Muse is the latest game from Australia developer Current Circus, based in Melbourne. It’s a relaxing free-roaming game in which you ‘musical events’ to create music.
In Muse, you start out in an underwater area with a little bit of background noise and nothing else of note. As you wander around, you’ll notice multi-coloured creatures known as musical events swimming around with you. Swimming into one of them will cause it to follow you around and start playing some music. The more you collect, the louder the music gets and the wider the variety of music in your collection.
‘Wonders’ are entities found in Muse you can interact with to modify your music. Trying out the game, I found a sort of tunnel which sped up the tempo of the music I had created, and when I went back through the other way, it slowed down to its original speed. I found other such tunnels which raise and lower the pitch. If you quite like the song you’ve created, there are jellyfish-like creatures which will store your song so you can access it later and upload it to social media to share with your friends.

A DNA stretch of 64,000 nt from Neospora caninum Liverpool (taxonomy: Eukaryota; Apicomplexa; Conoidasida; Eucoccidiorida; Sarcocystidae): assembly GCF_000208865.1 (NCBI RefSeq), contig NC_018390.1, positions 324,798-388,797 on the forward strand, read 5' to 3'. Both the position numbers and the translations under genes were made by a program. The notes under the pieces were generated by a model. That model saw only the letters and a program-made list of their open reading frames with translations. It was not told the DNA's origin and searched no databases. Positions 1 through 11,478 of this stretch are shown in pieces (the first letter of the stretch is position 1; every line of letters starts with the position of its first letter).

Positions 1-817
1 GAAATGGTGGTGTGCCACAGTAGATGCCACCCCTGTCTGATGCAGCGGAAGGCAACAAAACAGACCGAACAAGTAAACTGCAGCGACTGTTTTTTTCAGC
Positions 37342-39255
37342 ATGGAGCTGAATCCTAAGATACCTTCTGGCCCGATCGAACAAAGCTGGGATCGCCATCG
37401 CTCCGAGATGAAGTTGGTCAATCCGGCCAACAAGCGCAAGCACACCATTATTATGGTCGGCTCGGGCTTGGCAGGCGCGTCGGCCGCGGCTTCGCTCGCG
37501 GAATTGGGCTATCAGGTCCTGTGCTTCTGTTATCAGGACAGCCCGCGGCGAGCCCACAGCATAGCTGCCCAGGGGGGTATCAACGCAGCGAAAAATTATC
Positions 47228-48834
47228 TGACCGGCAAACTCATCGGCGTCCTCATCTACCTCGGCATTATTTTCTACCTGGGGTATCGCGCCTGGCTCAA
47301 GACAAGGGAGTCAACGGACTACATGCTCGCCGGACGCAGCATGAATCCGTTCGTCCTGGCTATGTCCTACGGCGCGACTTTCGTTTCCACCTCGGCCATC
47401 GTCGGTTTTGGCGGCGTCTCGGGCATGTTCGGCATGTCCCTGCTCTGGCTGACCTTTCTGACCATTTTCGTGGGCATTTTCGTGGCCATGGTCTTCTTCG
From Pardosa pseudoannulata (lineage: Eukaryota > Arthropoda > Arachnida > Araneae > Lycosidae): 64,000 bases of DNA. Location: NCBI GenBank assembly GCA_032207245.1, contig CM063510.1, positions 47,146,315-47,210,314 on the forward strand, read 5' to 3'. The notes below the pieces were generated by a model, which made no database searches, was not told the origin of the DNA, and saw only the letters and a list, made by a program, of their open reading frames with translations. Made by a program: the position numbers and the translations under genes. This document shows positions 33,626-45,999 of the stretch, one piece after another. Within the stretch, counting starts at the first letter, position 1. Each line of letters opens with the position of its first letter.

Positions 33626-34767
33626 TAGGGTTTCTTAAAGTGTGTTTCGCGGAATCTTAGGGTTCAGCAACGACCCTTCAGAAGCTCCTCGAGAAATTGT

The world of Muse is constantly changing as you play, and the scenery changes according to the music. For instance, I noticed early on a giant ball of spikes that would pulsate along with my music’s bass-line; I’m sure there are more things like it which I didn’t get to see. The developers tell me that Muse is designed to be a multiplayer experience, and the more people present in a world, the more it will grow and adapt to their presence.
Muse is capable of supporting a number of different inputs; depth-camera, Leap, Dualshock 4, Wii U and Kinect 2 to name a few. It’s also possible to hook it up to multiple screens; the Current Circus booth at PAX had the game running on three. I really enjoyed the time I spent with Muse. It strikes me as a game that would be an excellent way to relax and unwind after some hard work. The beta will soon be open, with a release planned for later this year. Keep an eye out!